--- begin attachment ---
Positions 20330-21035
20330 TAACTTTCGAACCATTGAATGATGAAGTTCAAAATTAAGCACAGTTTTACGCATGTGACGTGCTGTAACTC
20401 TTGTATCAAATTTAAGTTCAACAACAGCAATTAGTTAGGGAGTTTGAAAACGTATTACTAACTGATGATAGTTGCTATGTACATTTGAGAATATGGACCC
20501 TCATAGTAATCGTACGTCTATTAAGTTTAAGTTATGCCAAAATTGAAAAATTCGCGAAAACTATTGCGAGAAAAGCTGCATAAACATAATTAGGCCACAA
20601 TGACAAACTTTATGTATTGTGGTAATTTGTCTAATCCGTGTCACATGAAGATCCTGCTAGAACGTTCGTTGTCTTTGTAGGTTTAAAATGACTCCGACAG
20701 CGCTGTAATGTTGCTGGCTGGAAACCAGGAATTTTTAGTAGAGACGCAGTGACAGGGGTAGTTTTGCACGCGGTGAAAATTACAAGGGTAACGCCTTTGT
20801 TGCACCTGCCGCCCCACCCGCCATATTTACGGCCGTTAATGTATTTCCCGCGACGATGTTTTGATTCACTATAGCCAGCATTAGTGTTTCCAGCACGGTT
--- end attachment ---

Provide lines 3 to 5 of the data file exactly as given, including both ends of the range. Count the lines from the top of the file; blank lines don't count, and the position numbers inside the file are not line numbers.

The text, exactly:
20401 TTGTATCAAATTTAAGTTCAACAACAGCAATTAGTTAGGGAGTTTGAAAACGTATTACTAACTGATGATAGTTGCTATGTACATTTGAGAATATGGACCC
20501 TCATAGTAATCGTACGTCTATTAAGTTTAAGTTATGCCAAAATTGAAAAATTCGCGAAAACTATTGCGAGAAAAGCTGCATAAACATAATTAGGCCACAA
20601 TGACAAACTTTATGTATTGTGGTAATTTGTCTAATCCGTGTCACATGAAGATCCTGCTAGAACGTTCGTTGTCTTTGTAGGTTTAAAATGACTCCGACAG